Book Selling, a Thing of the Past?

by Anonymous
(Location Unknown)

November 8, 2014

This type of business model is a failure.

{The} Salvation Army, along with every other thrift store has heard of a thing called eBay/Amazon long ago.

They process the good items into in-store auctions or online by means of scanners. It is quite amusing the people that go to thrift stores thinking they are going to score some rare albums/books and what not, only to find that even the slightly decent ones are behind glass or online.

Just check Goodwill & Salvation Army on eBay/Amazon. What that means is, you are left like a chicken scanning through countless books with Profit Bandit or whatever scanner you use to find absolute garbage which will never sell. Thrift stores are a thing of the {past} and I am afraid the reselling business is just about dead and overpopulated; ranks have been filled quite a while ago.


November 8, 2014

Hello Anonymous;

I don’t normally reply to anonymous posts, let alone allow them to show up on my blog. But this one is so absurd that I felt compelled to reply.

First of all, it’s true that in many regions of the United States, major thrift stores such as the Salvation Army and Goodwill do indeed sell online themselves. In those areas of the country where this happens, it’s next to impossible to acquire salable inventory from their retail store outlets.

However, it’s often possible to purchase their credentialed (meaning RAW) inventory by the truckload that’s hasn’t been picked over, as I explain in my book, Advanced Internet Bookselling Techniques.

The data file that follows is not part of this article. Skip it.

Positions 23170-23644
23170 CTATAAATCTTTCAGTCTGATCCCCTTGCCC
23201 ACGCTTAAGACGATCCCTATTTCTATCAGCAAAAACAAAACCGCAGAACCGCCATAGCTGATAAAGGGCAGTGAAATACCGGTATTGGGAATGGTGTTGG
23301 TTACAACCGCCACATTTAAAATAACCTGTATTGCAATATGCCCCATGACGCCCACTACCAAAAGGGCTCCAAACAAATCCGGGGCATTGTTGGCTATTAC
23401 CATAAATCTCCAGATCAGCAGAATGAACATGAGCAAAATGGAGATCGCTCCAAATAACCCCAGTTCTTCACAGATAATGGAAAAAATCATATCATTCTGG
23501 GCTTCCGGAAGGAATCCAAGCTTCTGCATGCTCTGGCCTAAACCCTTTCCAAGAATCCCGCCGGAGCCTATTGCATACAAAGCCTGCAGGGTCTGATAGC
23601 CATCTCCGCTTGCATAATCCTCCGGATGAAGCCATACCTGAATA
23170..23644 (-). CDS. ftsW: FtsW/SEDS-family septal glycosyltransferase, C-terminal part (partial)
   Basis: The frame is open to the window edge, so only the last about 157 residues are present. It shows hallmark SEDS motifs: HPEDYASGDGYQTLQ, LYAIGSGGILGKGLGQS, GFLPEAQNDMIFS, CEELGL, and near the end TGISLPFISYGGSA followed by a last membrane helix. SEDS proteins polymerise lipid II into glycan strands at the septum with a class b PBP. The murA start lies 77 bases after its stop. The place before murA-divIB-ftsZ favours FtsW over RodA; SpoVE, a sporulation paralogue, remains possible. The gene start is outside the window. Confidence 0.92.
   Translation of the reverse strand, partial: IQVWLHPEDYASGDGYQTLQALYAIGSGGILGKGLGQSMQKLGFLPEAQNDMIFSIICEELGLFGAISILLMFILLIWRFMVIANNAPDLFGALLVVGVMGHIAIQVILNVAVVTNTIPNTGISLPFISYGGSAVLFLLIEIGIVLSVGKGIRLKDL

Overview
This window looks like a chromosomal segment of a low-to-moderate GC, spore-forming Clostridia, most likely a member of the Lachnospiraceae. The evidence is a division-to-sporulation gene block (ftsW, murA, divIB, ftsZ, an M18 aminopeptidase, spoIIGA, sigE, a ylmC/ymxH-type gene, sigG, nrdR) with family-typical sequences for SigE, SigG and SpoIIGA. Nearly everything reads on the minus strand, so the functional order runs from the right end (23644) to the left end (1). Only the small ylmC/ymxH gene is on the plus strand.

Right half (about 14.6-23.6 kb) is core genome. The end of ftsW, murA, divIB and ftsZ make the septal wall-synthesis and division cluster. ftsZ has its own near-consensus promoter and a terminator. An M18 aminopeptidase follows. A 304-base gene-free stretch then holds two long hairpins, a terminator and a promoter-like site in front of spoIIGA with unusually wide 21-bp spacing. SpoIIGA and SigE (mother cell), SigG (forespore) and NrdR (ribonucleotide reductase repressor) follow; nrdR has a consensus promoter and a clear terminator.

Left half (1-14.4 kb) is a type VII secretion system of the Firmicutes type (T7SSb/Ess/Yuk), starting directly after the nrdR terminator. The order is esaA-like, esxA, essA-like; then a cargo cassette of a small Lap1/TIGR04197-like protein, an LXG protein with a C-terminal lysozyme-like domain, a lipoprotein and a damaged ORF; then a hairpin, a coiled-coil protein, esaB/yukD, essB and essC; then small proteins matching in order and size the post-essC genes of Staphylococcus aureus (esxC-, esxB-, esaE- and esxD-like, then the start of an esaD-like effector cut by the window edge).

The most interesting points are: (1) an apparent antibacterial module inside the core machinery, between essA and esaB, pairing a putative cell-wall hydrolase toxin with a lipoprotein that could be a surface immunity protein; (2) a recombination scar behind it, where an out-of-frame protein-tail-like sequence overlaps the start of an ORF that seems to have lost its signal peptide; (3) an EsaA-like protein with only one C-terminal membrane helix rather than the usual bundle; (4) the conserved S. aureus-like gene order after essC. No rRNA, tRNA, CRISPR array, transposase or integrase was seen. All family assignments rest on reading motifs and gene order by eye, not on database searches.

In addition, there are many, many areas of the country that do NOT sell online, and their credentialed inventory goes straight into their stores. I currently buy $50 and $100 books for $2 to $6 every single day!

What if you don’t live in a part of the country where thrifts don’t sell online? One option is to do what I did. Move! Go where the money is. If that’s not an option for you, then I strongly advise you to look at the many other different ways of acquiring salable inventory not only in my advanced book, but also in my book for beginners, Internet Bookselling Made Easy!

I don’t mean to be disrespectful to Anonymous. But before publicly posting outrageous comments online, the least one can do is give the full picture. Maybe Anonymous has had a gut wrenching bad experience selling books and he/she is venting his/her frustration. I understand that. But it’s not that way for us all. Some of us actually make a pretty decent living buying and selling new and used books online.

Good hunting.

Joe Waynick
Bookseller, Author, Mentor

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Jan 27, 2015
Excelent Examples!
by: Joseph

Aileen you're so right. If your area isn't producing for you then you need to cast a wider net. Good job on finding the valuable bible. Deals like that are more common that most people may think.

Nov 07, 2014
I diagree with Anonymous
by: Aileen

It is harder to find saleable books in Thrift stores where they sell online, but I do regularly find them at these stores, nonetheless.
I go to another town every few months and make it a point to visit two Thrifts run by churches. Recently, I bought a Bible for $1.52 and sold it two months later for $115. I bought several other winners on that trip, also.
However, I do understand the frustration of trying to find books in Thrifts like Goodwill. When I lived in Gilbert, AZ my experience with these Thrifts was terrible. (I moved.)

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There Is More Than One Way To Skin a Cat! Not rated yet
Original Comment: November 28, 2014 Just to add to Joe's excellent rebuttal to Anonymous' overly simplified post, just because a thrift store …

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